Supreme Court Declines to Hear Parents’ Case Against Child Protective Services Investigator for Retaliation Against Their Family
Court leaves open the question of whether retaliatory investigations by government officials, even when they lack probable cause, are unconstitutional
Yesterday, the United States Supreme Court declined to hear a case against a child protective services (CPS) official who abusively investigated a Missouri family. The result of the Court’s decision will serve to embolden CPS and other government officials nationwide to wield retaliatory investigations against average people as punishment for standing up for their rights.
This case started with a tragic incident involving a sexual assault of a minor boy by a sheriff’s deputy for Scott County, Missouri. The incident happened while the officer was on duty, so the parents (who are going by their initials in this case to maintain their son’s privacy) threatened to take legal action against the sheriff’s department. After all, it was known to the department that the deputy had been disciplined in previous law enforcement jobs. In response, the local child protective services investigator—who has worked with the department—opened a retaliatory investigation into the parents for child neglect. She claimed that the parents were the ones to blame for letting their son be sexually abused.
What followed was a nightmare for the family, involving multiple interviews of the already traumatized boy, a referral to a clinic for an inspection of the boy’s genitals and rectum, and a threat to take away the father’s law-enforcement license. The investigator only backed off from harassing the family after the family found pro bono lawyers to help them defend their rights. These lawyers helped the family appeal the investigator’s findings of child neglect, which were quickly overturned by the review board based on the lack of evidence.
Once the parents cleared their names, they sued the investigator for violating their First Amendment rights. The district court agreed with their claim and denied the investigator her defense of qualified immunity. The 8th U.S. Circuit Court of Appeals disagreed, however, writing that “[e]ven assuming that the facts in the complaint are true,” there is no such thing as retaliatory investigation claims in the Eighth Circuit. In other words, the court gave a blank check to government officials to punish individuals by investigating them.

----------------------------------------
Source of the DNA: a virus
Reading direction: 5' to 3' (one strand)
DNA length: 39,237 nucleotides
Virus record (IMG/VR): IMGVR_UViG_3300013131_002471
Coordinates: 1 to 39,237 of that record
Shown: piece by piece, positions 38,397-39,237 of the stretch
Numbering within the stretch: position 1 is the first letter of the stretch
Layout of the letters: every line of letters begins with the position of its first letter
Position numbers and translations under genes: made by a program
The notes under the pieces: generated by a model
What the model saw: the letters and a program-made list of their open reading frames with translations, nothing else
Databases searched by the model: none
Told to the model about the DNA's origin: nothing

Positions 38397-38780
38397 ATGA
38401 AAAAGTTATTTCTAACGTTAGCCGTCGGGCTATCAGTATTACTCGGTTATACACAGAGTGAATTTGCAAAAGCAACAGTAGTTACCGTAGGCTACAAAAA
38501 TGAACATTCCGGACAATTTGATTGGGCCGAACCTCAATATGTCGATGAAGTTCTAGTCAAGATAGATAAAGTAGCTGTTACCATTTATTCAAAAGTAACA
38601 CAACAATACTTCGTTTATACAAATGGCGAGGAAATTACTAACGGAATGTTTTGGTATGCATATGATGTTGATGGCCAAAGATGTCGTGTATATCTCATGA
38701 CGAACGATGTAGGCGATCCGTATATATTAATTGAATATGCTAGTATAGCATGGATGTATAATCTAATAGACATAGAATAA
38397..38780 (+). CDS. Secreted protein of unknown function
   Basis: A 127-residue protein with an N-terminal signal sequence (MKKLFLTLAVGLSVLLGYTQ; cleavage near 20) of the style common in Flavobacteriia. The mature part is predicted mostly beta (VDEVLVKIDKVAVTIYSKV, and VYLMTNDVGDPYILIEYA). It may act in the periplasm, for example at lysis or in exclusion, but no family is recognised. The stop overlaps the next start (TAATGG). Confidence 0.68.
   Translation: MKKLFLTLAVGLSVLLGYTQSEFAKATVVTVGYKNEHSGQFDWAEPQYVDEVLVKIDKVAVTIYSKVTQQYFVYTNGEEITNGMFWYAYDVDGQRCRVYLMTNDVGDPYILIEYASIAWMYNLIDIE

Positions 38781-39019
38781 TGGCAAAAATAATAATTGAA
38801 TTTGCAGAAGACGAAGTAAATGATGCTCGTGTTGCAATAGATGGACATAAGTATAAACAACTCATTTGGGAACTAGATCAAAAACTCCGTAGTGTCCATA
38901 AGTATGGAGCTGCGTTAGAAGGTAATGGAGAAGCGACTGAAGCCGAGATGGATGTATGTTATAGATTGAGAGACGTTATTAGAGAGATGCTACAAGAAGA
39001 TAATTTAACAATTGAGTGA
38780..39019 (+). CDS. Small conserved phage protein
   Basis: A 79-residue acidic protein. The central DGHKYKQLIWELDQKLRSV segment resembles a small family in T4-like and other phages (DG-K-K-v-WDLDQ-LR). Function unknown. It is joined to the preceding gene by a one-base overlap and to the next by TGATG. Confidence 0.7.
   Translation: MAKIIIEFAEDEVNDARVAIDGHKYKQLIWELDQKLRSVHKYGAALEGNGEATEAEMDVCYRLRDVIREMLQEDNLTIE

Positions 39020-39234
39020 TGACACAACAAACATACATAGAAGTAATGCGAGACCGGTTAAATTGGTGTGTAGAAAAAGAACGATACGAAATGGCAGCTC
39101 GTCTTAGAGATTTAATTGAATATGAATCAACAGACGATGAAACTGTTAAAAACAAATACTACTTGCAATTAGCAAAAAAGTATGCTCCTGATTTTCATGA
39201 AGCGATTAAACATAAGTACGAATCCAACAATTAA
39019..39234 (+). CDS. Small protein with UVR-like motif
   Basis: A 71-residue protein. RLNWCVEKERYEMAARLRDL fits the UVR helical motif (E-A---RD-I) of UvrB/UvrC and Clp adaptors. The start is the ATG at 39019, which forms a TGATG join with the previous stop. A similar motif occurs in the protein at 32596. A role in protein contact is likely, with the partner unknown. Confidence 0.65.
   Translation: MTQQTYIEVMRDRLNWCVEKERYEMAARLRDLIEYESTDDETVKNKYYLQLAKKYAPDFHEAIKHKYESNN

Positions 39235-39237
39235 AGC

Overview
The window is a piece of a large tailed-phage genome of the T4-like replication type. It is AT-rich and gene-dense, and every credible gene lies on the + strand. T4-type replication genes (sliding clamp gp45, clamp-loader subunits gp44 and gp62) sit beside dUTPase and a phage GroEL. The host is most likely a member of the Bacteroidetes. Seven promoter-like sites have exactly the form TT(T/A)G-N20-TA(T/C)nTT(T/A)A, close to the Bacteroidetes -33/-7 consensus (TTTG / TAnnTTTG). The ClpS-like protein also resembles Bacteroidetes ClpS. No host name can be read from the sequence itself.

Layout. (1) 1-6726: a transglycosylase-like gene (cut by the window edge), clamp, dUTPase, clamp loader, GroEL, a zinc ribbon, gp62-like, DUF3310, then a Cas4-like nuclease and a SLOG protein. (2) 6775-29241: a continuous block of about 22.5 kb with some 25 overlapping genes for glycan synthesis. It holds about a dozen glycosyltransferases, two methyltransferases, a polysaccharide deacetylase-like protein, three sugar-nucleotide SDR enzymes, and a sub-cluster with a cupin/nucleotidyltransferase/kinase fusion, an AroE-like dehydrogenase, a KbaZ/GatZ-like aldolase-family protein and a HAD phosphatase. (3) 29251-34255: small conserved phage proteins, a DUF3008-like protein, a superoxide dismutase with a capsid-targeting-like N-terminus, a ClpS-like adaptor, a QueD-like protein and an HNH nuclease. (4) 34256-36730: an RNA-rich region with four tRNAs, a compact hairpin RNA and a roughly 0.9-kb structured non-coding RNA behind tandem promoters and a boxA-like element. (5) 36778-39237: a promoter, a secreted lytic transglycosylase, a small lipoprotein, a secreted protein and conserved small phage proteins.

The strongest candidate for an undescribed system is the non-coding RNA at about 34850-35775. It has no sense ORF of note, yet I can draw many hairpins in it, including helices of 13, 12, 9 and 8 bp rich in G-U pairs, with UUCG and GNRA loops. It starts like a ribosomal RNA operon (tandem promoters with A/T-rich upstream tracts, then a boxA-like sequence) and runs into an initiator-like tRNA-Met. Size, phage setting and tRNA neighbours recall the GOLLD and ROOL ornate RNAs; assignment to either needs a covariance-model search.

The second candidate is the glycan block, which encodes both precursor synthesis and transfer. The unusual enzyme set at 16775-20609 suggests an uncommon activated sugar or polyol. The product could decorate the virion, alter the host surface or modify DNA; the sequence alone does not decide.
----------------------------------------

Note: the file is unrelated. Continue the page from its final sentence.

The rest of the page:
By refusing to grant the parents’ petition for certiorari, the Supreme Court allowed this decision to stand.
“Government investigations are reputation-damaging, stressful and costly,” said Anya Bidwell, an attorney for the Institute for Justice, which represented the parents in their appeal to the Supreme Court. “No one should be the victim of retaliation through a governmental investigation just because they seek to vindicate their rights. This is government intimidation and abuse of power at its worst. The Court should have taken the parents’ case and made it clear to all government officials that retaliatory investigations are unconstitutional.”
Department of Health and Human Services statistics indicate that CPS case workers investigate the home lives of roughly 3.5 million children every year. And CPS investigations represent just a fraction of governmental investigations launched each year against citizens. “The Institute for Justice is committed to the idea that government officials do not have carte blanche to make citizens’ lives miserable and bully them into silence through investigations,” said Patrick Jaicomo, IJ’s senior attorney and a co-counsel in the case. “Officials can’t be allowed to weaponize their investigative powers. We will not rest until the Supreme Court says so.”